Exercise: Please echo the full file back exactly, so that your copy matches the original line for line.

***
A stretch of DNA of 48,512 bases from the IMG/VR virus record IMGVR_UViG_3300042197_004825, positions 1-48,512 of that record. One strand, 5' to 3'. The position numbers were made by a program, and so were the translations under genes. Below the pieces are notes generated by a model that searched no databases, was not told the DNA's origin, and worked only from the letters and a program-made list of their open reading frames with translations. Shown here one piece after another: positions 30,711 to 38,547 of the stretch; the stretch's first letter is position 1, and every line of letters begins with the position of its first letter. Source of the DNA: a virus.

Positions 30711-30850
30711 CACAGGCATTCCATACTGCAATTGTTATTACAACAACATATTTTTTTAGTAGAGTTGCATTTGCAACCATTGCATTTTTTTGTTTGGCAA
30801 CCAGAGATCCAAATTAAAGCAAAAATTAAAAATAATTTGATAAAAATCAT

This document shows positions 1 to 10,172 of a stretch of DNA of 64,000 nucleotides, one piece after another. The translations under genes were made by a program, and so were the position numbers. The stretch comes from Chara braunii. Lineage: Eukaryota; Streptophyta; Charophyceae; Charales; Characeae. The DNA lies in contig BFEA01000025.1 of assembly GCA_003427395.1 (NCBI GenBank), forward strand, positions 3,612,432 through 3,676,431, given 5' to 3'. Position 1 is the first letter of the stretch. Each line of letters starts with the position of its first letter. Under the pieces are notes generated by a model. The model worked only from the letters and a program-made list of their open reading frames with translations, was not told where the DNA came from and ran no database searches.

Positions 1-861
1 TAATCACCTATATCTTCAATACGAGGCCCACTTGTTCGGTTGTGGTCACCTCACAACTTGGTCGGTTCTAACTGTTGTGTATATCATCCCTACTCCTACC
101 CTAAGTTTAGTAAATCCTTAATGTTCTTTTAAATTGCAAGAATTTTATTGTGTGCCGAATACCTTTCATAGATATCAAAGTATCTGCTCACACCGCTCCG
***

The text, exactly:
A stretch of DNA of 48,512 bases from the IMG/VR virus record IMGVR_UViG_3300042197_004825, positions 1-48,512 of that record. One strand, 5' to 3'. The position numbers were made by a program, and so were the translations under genes. Below the pieces are notes generated by a model that searched no databases, was not told the DNA's origin, and worked only from the letters and a program-made list of their open reading frames with translations. Shown here one piece after another: positions 30,711 to 38,547 of the stretch; the stretch's first letter is position 1, and every line of letters begins with the position of its first letter. Source of the DNA: a virus.

Positions 30711-30850
30711 CACAGGCATTCCATACTGCAATTGTTATTACAACAACATATTTTTTTAGTAGAGTTGCATTTGCAACCATTGCATTTTTTTGTTTGGCAA
30801 CCAGAGATCCAAATTAAAGCAAAAATTAAAAATAATTTGATAAAAATCAT

This document shows positions 1 to 10,172 of a stretch of DNA of 64,000 nucleotides, one piece after another. The translations under genes were made by a program, and so were the position numbers. The stretch comes from Chara braunii. Lineage: Eukaryota; Streptophyta; Charophyceae; Charales; Characeae. The DNA lies in contig BFEA01000025.1 of assembly GCA_003427395.1 (NCBI GenBank), forward strand, positions 3,612,432 through 3,676,431, given 5' to 3'. Position 1 is the first letter of the stretch. Each line of letters starts with the position of its first letter. Under the pieces are notes generated by a model. The model worked only from the letters and a program-made list of their open reading frames with translations, was not told where the DNA came from and ran no database searches.

Positions 1-861
1 TAATCACCTATATCTTCAATACGAGGCCCACTTGTTCGGTTGTGGTCACCTCACAACTTGGTCGGTTCTAACTGTTGTGTATATCATCCCTACTCCTACC
101 CTAAGTTTAGTAAATCCTTAATGTTCTTTTAAATTGCAAGAATTTTATTGTGTGCCGAATACCTTTCATAGATATCAAAGTATCTGCTCACACCGCTCCG